Thanks to all of you for your welcome - and for the chance to be here among so many kindred spirits. Your dedication to factual broadcasting, to our craft and calling; your passion for telling stories that matter; for connecting the present to the past, has created a community whose work is essential in this disquieting time when "what is happening today, this hour, this very minute, seems to be our sole criterion for judgment and action." It is a sad world that exists only in the present, unaware of the long procession that brought us here. As Milan Kundera’s insight reminds us, the struggle against power "is the struggle of memory against forgetting."

I talked about this gathering when I was in California this past weekend and spent time with a good friend and supporter of my own work on television, Paul Orfalea. He's the maverick entrepreneur who founded Kinko's in a former hamburger stand with one small rented Xerox copier and turned it into a business service empire with more than two billion dollars a year in revenue. After selling Kinko's, Paul became one of the most popular, if unorthodox, teachers of undergraduates at the University of California/ Santa Barbara. When I told him what I would be doing today he applauded and understood immediately the importance of what you do. He described to me how he teaches history "backwards" to college students who have learned little about the past in high school, don't know that the past is even alive, much less that it lives in them and question its value today. He hands his students a contemporary story from some daily news source, tells them to begin with the "now" of it and to then walk the trail back down the chronology to trace the personalities, circumstances and choices that made it today's news. Their assignment, in effect, is to begin at the entrance to the cave and rewind Ariadne's thread in the opposite direction, back to the deep origins of the story. In an era marked by the lack of continuity and community between the generations, this strikes me as an inspired way to stretch young imaginations across the time zones of human experience.

And it's, of course, what you do so often in your work. No one I know does it more effectively than "Frontline." and I was pleased to learn that you are honoring its executive director, David Fanning, who is a genius, in my book, at story telling grounded in fact and presented with perspective. Over the past quarter century, I have been privileged to collaborate occasionally with David. But beyond my own personal and professional gratitude to him, all of us who produce current affairs and history programming know that he has kept the bar high while producing a body of work unequaled since Fred Friendly. Most of you are too young to have seen the whole arc of David's extraordinary career or to have known Fred Friendly's work. But some of us can never forget we're standing on the shoulder of those two giants.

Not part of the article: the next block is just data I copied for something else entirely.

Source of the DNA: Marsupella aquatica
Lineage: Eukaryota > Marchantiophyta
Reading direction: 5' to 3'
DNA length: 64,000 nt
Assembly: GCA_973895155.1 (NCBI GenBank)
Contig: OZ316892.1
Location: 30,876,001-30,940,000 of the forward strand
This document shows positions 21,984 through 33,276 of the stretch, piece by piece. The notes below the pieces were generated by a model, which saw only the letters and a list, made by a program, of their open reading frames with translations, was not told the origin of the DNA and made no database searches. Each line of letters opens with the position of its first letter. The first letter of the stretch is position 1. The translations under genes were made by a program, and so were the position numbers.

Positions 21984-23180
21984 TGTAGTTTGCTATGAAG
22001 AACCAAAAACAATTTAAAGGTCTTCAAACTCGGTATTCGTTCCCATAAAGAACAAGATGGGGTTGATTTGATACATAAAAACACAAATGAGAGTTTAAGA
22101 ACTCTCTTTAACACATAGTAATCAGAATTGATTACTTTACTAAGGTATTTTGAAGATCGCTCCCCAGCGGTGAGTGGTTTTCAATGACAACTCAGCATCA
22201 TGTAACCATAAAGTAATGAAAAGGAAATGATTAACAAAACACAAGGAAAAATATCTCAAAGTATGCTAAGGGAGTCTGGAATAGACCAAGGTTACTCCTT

I also had the privilege of witnessing Fred in action. When he was president of "CBS News" and I was the White House press secretary, he would come down from New York on the shuttle and slip in the back door of the White House and along the hall past the Cabinet Room to the private entrance to my office for an hour-or-so chat. I had done some preliminary work at the Office of Education on the future of public television in 1964, and we were soon talking about the medium's future; he was a true believer in television "that dignifies instead of debases" and of the importance "of at least one channel free of commercials and commercial values." Little did we know at the time that he would soon quit the job he relished as president of the news division that he and Edward R. Murrow had built. The two of them created "See It Now" and "CBS Reports," which set the standard for investigative reporting and documentaries of unprecedented power and impact. One of their collaborations was the famous documentary on the demagogic and dangerous Senator Joseph McCarthy. They made the brilliant decision to let McCarthy speak for himself, an entire broadcast's worth of his bullying words and techniques. McCarthy obligingly hanged himself on national television, far more effectively and fatally than anyone else's words could. His own words had turned Americans against his demagoguery - something for which the right to this day has never forgiven what they denounced as the "Communist Broadcasting System." Watching that documentary over and again, I realized that it is through such unhurried honoring of reality that we can approach the myriad and messy truths of human experience. For lasting effect, those truths cannot be forced into the mind of the public; they must be nurtured.